USB Dongle Brings Python-Controlled GPIO To The Desktop

Microcontroller dev boards are wonderfully useful items, in testament to which most of us maintain an ample collection of the things. But dragging one out to do a simple job can be a pain, what with making sure you have the whole toolchain set up to support the device, not to mention the inevitable need to solder or desolder header pins. Wouldn’t it be nice if there was a simple plug-and-play way to add a few bits of GPIO to your desktop or laptop machine?

[Nick Bild] thinks so, and came up with the USBgpio. The hardware in the dongle is pretty much what you’d expect — an Arduino Nano 33 IoT. Yes, you could just bust out a Nano and do this yourself, but [Nick] has done all the heavy lifting already. Eleven of the Nano’s IO pins plus 3.3V and ground are broken out to header pins that stick out of the 3D-printed enclosure, and the dongle is powered over the USB cable. [Nick] also built a Python library for the USBgpio, making it easy to whip up a quick program. You just import the library, define the serial port and baud rate, and the library takes care of the rest. The video below shows a quick blinkenlight test app.

Earth-shattering stuff? Perhaps not; [Nick] admits as much by noting the performance doesn’t really dazzle. But that’s hardly the point of the project, and if you need a couple of pins of IO on the desktop for a quick tactical project or some early-stage prototyping, USBgpio could be your friend. Continue reading “USB Dongle Brings Python-Controlled GPIO To The Desktop”

The Pi Pico, An SDR Receiver Front End

Making a software defined radio (SDR) receiver is a relatively straightforward process, given the right radio front end electronics and analogue-to-digital converters. Two separate data streams are generated using clocks at a 90 degree phase shift, and these are passed to the software signal processing for demodulation. But what happens if you lack a pair of radio front ends and a suitable clock generator? Along comes [Mordae] with an SDR using only the hardware on a Raspberry Pi Pico. The result is a fascinating piece of lateral thinking, extracting something from the hardware that it was never designed to do.

The onboard RP2040 ADC is of course far too slow for the task, so instead an input is used, with a negative feedback arrangement from another GPIO to form a crude 1-bit ADC. A PIO peripheral is then used to perform the quadrature mixing, resulting in the requisite pair of data streams. At this point these are sent over USB to GNU Radio for demodulating, mainly for convenience rather than necessarily because the microcontroller lacks the power.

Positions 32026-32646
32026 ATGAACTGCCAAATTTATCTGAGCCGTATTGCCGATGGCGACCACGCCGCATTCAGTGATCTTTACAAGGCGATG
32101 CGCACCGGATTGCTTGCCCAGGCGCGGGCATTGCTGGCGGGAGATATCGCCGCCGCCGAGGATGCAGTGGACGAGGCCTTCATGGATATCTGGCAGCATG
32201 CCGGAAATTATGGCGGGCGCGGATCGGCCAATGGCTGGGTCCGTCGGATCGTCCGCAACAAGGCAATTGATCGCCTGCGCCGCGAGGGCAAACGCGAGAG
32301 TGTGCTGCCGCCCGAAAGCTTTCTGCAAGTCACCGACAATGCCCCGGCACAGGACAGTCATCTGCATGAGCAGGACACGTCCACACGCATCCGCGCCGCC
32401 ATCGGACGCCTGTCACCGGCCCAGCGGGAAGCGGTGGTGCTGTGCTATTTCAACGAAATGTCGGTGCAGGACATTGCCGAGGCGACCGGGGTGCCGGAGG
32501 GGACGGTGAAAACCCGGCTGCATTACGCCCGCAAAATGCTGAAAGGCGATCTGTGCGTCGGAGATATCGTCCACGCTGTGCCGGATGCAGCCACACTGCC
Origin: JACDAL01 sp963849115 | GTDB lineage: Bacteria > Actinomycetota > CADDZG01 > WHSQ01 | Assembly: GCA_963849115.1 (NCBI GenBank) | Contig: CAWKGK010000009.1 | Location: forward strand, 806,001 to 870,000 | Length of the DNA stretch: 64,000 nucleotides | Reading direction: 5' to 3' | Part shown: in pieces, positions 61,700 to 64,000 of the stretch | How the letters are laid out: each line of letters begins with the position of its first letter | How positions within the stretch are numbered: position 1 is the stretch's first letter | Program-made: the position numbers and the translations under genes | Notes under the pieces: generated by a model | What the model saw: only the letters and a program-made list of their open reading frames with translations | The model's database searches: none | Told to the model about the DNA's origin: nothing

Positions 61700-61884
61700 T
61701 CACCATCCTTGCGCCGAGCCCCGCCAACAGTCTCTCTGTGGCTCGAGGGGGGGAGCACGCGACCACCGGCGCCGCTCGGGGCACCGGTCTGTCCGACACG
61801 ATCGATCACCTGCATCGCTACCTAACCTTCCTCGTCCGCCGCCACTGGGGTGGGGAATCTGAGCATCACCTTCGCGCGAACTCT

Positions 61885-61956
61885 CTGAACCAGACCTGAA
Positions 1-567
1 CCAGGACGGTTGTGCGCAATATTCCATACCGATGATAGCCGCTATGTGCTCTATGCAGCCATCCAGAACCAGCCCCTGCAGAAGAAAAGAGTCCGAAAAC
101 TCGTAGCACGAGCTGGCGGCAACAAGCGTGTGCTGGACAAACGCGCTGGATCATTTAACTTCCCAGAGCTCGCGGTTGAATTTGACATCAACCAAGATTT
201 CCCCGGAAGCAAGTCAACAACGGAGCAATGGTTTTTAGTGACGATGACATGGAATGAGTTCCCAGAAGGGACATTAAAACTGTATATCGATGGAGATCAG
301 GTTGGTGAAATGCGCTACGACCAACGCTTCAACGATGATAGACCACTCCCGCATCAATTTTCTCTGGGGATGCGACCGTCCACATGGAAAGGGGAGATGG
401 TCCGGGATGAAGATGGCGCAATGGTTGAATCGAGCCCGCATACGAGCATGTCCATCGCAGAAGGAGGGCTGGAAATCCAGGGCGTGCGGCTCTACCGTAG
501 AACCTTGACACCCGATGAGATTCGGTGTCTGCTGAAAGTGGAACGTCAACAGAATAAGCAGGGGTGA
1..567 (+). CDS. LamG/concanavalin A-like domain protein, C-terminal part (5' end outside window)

The result is a working SDR front end, demonstrated pulling in an FM broadcast station. The Pico has to be overclocked to reach that frequency and it’s more than a little noisy, but we’re extremely impressed with how much has been done with so little. Oddly it isn’t the first Pico SDR we’ve seen, but the previous one was a much more conventional and lower-frequency affair for the European Long Wave band.

Old Knobs With A Cast Of Thousands

You have an old radio — in the case of [The Radio Mechanic], a Stromberg Carlson — and it needs new knobs. What do you do? You can’t very well pop down to the local store and find any knobs anymore. Even if you are lucky enough to be around an electronics store, they aren’t going to have knobs to do justice to an antique radio. You could 3D print them, of course, but there are a number of issues with transferring the old knob to a CAD file for printing. So [The Radio Mechanic] decided to cast them instead.

He printed some fixtures to help with the molding using two-part molding silicone. He mounted the knob on a shaft in a jig, filled the jig with silicone, and lowered the knob into the mix. The next day, he had a good-looking mold.

The next step, of course, is to cast with resin. Admittedly 3D printing would have been faster, but would not have as nice a surface finish. The epoxy resin is clear, but he was hopeful that some caramel pigment would match the original knob color. Spoiler alert: it didn’t. The resulting knob looked translucent, like a root beer barrel candy, rather than the brown sugar color of the original knob.

The knob needed a spring insert to hold the shaft, so he repurposed some from a different kind of radio. Overall, this is the kind of thing we always think we are going to do when we need something and then we rarely follow through. Then again, we rarely have the patience to wait as long as these two knobs took to make.